KINGMAN - Angelique Trumble was rigid as a post when she stood for the jury. The tension in her body was electric. She offered a quiet but fervent prayer as she waited for the verdict in the trial of the man accused of killing, dismembering and burning the body of the father of her children in late November 2011.
The release came upon hearing the court clerk pronounce George Allen Loader guilty of first-degree murder. Faint sobs came from deep within her. When the tears came, they came in a rush.
Trumble attended every day of the six-day trial, along with other relatives, leaving Superior Court Judge Steven Conn's courtroom only at day's end or when the testimony became too graphic to bear.
Trumble and Oppenheim fell in love when they were teenagers and stayed together for two decades. They raised three children, who would give them six grandchildren.
"John loved to fish," Angelique Trumble said. "He loved to take his kids and grandkids fishing. That was his big thing.
"I knew John since I was 14-and-a-half years old. I knew him better than anyone else."
Savannah Trumble, their youngest child at 25, struggled to process the verdict.
"I was the biggest daddy's girl," she said in a phone interview. "He always took me fishing. He was around for me when I was younger and it was always me and him against the world."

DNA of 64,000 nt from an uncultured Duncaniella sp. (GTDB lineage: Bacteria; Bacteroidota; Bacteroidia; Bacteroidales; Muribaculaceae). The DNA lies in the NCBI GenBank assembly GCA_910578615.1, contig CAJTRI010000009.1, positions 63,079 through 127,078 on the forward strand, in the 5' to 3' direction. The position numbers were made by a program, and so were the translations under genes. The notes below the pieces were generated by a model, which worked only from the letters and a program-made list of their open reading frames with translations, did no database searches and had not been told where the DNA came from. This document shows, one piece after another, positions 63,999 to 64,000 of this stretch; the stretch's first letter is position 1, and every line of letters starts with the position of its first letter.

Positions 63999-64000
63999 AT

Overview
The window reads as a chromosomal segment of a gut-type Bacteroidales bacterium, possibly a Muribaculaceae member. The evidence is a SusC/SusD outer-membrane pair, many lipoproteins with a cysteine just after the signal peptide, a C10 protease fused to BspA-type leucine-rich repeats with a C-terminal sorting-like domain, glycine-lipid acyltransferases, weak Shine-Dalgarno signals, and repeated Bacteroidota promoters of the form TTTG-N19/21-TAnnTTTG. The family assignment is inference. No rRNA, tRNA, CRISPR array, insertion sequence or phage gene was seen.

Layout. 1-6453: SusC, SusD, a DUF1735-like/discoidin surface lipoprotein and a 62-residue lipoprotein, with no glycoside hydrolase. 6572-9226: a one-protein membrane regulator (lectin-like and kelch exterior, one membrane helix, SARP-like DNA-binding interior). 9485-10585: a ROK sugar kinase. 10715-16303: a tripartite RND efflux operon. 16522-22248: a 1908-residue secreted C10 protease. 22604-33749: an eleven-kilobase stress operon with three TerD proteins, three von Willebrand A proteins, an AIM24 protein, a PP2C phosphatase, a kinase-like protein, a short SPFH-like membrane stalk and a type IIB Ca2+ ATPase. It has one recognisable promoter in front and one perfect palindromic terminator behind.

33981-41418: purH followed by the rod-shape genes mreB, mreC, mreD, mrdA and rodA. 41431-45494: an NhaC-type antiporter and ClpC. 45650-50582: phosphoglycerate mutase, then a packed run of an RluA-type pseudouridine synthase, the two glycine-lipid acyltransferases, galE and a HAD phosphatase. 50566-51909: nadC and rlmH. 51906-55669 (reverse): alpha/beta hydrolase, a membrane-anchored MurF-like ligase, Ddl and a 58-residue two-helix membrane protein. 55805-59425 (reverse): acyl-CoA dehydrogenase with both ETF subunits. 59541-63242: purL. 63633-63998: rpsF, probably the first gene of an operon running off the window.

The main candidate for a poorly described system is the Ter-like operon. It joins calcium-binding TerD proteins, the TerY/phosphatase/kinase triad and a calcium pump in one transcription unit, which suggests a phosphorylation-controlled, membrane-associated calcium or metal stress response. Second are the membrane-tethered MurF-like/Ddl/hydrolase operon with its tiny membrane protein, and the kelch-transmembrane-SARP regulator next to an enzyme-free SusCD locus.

Both mother and daughter admit Oppenheim had his demons, including an "on again, off again" drug habit that led to problems and eventually estrangement from the family.
"I can't lie," said Savannah, as she began to cry. "I hadn't talked to him for a few years and I feel so bad. I feel like I was robbed of my chance to tell him I loved him.
"It's so hard for me to know he died thinking I didn't care about him because I did. I'm still Daddy's little girl."
The family didn't learn of Oppenheim's death until sometime in January 2012, two months after George Allen Loader killed him, destroyed his body with a handsaw and burned it in the desert outside of Kingman.
Long absences were not uncommon.
"My dad was a drifter," Savannah Trumble said. "He would always disappear for a couple of months and then pop back up."